(c) The degree of relationship between the two;
(d) The reasonable wants of the dependant;
(e) The past relations between the dependant and the deceased;
(f) The value of the property of the dependant and any income derived from such property, or from his or her earnings, or from any other source; and
(g) The number of dependants entitled to maintenance under the Act.
It is to be noted that the Court has a wide discretion in the matter of granting maintenance. Firstly, it is left to the Court’s discretion whether any maintenance should be granted at all. Secondly, it is also in the Court’s discretion to determine the amount of maintenance to be awarded to such a person.
This discretion, however, is judicial, and not arbitrary or capricious. It is to be based on sound principles of law, and is to be exercised within the ambit of the provisions of the various sections of the Act and also having regard to the objects of the Act.
The Gujarat High Court has held that the amount of maintenance to be awarded to a wife can be one-third, and, in a fit case, even one-half, of the husband’s income. If the income of the husband is on the higher side, and he has no other person to maintain except himself, the Court would, in a fit case, be justified in awarding even one-half of the husband’s income for the maintenance of the wife and their two children. This would, however, depend on the circumstances of the case and the needs of the family. (Maganbhai v. Maniben, A.I.R. 1985 Guj. 187)
The Bombay High Court has observed that in a suit for maintenance, the Income-tax return is not the sole guide for determining the income of a party in such as it is quite notorious that, in India, all tax-payers do not disclose their full incomes. (Vinod Mehta v. Kanak Mehta, A.I.R. 1990 Bom. 120)
Section 23 should be read along with S. 25, which provides that the amount of maintenance, whether fixed by a decree of a Court or by agreement (whether before or after the commencement of the Act), may be altered subsequently if there is a material change in the circumstances justifying such alteration.
In addition to the factors mentioned above, the Delhi High Court has enumerated eleven factors which must be kept in mind when awarding maintenance under the Act, namely, –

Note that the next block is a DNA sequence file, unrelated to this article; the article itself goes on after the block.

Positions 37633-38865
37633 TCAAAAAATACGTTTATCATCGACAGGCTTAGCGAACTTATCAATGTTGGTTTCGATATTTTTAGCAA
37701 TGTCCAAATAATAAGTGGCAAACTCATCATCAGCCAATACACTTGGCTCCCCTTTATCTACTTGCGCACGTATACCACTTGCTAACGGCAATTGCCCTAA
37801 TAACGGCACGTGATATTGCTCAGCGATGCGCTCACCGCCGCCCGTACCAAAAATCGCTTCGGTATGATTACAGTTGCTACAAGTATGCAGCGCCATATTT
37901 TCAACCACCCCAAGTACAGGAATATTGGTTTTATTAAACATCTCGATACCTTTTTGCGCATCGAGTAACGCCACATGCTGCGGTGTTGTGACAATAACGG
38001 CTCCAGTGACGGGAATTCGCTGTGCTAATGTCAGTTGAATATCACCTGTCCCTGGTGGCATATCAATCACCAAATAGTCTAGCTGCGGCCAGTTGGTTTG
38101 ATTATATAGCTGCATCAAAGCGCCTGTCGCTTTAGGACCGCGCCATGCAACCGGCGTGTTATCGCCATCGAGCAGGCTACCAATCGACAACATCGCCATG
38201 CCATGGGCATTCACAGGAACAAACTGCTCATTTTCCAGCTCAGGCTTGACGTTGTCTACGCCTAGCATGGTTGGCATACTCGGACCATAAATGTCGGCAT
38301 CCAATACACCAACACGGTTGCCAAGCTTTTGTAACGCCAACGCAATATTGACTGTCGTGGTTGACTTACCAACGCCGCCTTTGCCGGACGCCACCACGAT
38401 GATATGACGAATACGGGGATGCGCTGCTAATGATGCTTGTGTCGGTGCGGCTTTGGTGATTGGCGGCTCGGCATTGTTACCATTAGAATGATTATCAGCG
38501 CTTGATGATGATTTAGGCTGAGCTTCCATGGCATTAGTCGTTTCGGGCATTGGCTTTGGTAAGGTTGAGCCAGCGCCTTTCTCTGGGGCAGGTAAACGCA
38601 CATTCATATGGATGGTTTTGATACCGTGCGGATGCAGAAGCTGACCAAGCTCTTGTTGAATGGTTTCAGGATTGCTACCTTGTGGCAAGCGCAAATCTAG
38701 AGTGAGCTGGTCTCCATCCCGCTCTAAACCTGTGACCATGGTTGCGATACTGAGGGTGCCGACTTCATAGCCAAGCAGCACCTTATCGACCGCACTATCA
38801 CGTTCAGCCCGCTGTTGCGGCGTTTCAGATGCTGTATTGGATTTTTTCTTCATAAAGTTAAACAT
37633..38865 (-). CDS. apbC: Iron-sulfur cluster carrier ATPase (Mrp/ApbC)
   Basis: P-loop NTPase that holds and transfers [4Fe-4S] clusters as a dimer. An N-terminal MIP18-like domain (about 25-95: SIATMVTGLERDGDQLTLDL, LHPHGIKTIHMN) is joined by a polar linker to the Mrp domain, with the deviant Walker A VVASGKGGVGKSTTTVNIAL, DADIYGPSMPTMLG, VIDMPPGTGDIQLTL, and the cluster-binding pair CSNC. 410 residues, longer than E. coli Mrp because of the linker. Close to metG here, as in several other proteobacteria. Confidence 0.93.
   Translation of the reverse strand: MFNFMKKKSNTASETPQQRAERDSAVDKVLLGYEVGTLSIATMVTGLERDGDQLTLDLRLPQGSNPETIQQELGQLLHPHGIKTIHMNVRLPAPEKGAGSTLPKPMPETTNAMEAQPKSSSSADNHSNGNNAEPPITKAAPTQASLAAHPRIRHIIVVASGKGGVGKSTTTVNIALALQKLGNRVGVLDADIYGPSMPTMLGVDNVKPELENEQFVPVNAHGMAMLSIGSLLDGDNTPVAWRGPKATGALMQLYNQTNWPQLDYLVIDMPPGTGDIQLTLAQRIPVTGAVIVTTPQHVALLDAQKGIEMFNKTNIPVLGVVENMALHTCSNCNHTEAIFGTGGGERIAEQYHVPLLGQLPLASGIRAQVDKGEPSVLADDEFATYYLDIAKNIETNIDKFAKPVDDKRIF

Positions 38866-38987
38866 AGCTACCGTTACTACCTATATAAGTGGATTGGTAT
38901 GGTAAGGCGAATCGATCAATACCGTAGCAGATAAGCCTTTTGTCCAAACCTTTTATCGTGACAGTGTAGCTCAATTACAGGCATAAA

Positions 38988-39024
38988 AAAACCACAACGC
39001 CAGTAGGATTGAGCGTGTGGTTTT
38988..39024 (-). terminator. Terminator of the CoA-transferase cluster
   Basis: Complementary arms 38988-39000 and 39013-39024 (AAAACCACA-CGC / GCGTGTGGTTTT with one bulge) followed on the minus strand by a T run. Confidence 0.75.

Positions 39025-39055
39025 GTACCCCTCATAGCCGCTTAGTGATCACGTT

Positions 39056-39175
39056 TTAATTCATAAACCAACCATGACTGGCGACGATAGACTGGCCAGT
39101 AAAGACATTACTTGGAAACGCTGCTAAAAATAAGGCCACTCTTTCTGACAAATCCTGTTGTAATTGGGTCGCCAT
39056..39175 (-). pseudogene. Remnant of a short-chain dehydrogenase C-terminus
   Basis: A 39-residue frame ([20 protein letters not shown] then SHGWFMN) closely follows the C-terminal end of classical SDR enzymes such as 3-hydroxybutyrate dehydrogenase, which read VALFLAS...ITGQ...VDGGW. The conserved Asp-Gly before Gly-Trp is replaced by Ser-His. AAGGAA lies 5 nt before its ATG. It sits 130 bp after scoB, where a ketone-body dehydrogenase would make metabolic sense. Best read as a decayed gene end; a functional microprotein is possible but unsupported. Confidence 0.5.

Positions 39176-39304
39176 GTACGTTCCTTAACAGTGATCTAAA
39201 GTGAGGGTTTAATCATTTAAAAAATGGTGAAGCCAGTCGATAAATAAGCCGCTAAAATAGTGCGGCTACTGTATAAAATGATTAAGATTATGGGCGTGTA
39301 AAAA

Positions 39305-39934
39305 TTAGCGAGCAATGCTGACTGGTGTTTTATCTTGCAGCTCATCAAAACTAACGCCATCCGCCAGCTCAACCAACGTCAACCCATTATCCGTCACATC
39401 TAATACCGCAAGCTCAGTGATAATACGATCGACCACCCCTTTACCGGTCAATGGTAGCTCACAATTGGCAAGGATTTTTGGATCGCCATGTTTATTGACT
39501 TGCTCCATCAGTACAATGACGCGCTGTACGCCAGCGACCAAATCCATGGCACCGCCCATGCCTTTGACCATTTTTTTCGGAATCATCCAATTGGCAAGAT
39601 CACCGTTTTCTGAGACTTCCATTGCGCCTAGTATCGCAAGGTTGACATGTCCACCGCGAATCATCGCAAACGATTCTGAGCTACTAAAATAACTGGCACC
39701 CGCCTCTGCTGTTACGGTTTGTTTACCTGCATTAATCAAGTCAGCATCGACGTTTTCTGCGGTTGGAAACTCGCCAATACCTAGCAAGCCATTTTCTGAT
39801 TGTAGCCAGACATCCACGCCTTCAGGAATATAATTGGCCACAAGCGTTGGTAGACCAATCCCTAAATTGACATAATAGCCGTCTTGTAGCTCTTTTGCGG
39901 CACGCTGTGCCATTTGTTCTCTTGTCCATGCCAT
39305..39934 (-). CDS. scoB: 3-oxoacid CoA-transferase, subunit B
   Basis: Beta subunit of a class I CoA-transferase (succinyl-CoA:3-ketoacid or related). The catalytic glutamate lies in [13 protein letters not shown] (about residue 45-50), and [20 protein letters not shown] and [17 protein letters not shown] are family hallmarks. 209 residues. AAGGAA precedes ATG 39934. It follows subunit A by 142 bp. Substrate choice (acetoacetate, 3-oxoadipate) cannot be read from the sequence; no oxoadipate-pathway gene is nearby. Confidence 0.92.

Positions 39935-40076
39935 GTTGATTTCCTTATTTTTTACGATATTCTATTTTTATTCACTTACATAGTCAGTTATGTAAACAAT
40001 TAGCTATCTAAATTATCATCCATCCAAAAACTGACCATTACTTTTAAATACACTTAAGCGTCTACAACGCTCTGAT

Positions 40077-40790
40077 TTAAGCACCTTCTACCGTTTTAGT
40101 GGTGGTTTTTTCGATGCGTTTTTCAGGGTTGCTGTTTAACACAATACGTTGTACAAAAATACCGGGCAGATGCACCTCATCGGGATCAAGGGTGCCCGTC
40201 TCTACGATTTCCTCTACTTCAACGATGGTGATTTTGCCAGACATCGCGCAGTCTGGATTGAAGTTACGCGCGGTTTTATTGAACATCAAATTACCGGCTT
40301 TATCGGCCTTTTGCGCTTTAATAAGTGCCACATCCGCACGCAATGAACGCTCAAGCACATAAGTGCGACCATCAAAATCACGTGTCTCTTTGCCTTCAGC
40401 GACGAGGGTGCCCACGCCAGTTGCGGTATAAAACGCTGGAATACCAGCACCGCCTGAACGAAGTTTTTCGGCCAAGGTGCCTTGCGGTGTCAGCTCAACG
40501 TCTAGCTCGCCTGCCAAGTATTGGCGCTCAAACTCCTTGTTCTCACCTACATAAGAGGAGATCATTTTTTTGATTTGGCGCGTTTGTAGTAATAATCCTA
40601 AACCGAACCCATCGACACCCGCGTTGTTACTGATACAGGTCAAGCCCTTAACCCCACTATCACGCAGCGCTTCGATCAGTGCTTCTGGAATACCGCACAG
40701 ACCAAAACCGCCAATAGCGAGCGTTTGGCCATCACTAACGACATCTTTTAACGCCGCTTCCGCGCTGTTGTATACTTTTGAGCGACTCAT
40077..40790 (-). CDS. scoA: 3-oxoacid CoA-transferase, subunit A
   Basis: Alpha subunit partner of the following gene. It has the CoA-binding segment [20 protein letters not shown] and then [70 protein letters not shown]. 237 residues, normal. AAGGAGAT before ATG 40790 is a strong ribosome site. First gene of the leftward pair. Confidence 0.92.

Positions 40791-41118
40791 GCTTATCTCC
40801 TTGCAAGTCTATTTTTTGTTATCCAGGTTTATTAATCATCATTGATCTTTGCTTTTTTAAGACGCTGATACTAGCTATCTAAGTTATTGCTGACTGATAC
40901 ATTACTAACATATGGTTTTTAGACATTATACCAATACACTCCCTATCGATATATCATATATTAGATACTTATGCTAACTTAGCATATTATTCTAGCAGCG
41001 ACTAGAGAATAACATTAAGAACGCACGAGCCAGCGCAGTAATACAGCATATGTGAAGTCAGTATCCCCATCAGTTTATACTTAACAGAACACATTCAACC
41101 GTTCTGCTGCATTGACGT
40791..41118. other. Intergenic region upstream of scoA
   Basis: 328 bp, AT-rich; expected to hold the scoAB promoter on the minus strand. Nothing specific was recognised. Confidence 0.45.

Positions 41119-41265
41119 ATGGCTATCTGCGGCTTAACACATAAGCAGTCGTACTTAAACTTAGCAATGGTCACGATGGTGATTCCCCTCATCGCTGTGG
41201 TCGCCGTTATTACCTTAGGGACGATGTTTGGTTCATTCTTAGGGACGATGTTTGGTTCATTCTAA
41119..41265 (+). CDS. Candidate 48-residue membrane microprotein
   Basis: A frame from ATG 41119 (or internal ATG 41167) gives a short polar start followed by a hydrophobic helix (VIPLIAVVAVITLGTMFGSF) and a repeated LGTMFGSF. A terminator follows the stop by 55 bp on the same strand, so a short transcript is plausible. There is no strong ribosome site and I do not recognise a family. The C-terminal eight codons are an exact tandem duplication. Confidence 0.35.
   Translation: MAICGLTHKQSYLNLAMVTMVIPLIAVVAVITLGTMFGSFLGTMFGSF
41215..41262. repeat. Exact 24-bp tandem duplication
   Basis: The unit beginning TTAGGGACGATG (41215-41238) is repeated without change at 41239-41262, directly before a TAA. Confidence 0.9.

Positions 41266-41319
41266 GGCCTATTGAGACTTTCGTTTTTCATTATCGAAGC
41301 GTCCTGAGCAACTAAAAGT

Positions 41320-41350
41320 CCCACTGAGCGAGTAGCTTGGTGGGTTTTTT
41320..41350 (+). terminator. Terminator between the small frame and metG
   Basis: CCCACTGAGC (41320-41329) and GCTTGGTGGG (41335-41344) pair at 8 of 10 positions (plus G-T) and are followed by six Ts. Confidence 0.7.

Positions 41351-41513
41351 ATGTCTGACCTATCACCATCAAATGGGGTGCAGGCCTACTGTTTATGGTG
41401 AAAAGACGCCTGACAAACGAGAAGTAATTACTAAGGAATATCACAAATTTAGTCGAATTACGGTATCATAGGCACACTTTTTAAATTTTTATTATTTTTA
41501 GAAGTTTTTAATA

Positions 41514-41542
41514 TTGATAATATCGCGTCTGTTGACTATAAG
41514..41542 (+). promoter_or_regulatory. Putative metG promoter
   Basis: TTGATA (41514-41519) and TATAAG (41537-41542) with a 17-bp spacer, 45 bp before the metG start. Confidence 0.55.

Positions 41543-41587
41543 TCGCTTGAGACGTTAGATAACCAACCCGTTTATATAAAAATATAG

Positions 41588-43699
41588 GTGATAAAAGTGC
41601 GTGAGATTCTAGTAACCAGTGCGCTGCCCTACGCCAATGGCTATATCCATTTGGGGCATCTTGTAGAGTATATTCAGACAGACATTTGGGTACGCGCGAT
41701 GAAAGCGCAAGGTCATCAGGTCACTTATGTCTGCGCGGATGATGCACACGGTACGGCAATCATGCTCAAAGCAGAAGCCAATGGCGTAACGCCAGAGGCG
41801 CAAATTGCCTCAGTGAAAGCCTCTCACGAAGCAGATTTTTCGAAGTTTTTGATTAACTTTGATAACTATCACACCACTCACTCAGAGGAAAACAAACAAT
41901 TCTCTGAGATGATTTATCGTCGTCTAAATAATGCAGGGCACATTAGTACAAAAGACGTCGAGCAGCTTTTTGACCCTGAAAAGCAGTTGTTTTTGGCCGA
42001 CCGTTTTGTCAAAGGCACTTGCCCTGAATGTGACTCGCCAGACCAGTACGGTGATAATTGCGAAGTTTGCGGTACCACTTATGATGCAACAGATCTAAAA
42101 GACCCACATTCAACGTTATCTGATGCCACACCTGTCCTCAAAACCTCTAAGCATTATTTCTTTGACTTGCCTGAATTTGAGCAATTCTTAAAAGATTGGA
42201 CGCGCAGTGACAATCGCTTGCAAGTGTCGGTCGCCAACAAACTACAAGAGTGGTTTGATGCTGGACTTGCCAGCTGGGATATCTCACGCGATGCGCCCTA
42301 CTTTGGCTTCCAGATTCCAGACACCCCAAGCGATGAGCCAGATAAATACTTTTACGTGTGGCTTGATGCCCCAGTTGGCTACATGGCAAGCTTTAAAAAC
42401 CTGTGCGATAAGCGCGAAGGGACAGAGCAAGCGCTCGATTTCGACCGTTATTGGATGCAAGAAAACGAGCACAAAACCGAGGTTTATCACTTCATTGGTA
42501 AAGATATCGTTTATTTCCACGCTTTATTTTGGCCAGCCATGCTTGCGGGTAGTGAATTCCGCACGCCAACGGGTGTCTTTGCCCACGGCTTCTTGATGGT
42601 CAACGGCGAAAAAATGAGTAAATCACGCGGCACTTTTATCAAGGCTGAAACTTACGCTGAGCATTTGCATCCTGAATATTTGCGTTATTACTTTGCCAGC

(a) The status of the parties.
(b) The reasonable wants of the claimant.
(c) The independent income and property of the claimant.
(d) The number of persons whom the non-applicant has to maintain.
(e) Whether the amount granted would aid the applicant to live in a similar life-style as he or she enjoyed in the matrimonial home.
(f) The liabilities, if any, of the non-applicant.
(g) Provisions for food, clothing, shelter, education, medical assistance, etc. of the applicant.
(h) Payment capacity of the non-applicant.
(i) Some guess-work, while estimating the income of the non- applicant when all sources or correct sources are not disclosed. (The court took judicial notice of the fact that, in India, unfortunately, parties do not reveal their real income.)
(j) Defraying the cost of litigation by the non-applicant.
(k) The amount, if any, awarded under S. 125 of the Code of Criminal Procedure.
Claimant to maintenance should be a Hindu (S. 24):
Section 24 declares that a person cannot claim maintenance under the Act if he or she has ceased to be a Hindu by conversion to another religion. This is a necessary corollary which follows from S. 2 of the Act, which states the general rule that the Act applies only to Hindus (in the wide sense of the term, as therein clarified.)
Debts to have priority (S. 26):
Section 26 lays down that debts contracted or payable by a deceased Hindu are to have priority over the claims of his dependents for maintenance, unless there is a valid charge created in respect of the same under S. 27 (below).
Maintenance, when to be a charge (S. 27):
Section 27 reiterates the well-established rule of uncodified Hindu Law that a dependant’s claim for maintenance is not to be treated as a charge on the estate of the deceased, unless such a charge has been created by the will of the deceased or by a decree of a Court, or by an agreement between the dependant and the owner of the estate, or otherwise.
This Section should be read along with the next section, which deals with the effect of transfer of property on the right of maintenance.
Effect of transfer of property on the right to maintenance (S. 28):
Section 28 lays down that if a dependant has a right to receive maintenance out of an estate, and such estate (or a part thereof) is transferred, the dependant can enforce his right to receive maintenance against the transferee:
(i) If the transferee has notice of such right; or
(ii) If the transfer is gratuitous;
But not against a transferee for consideration and without notice of such a right.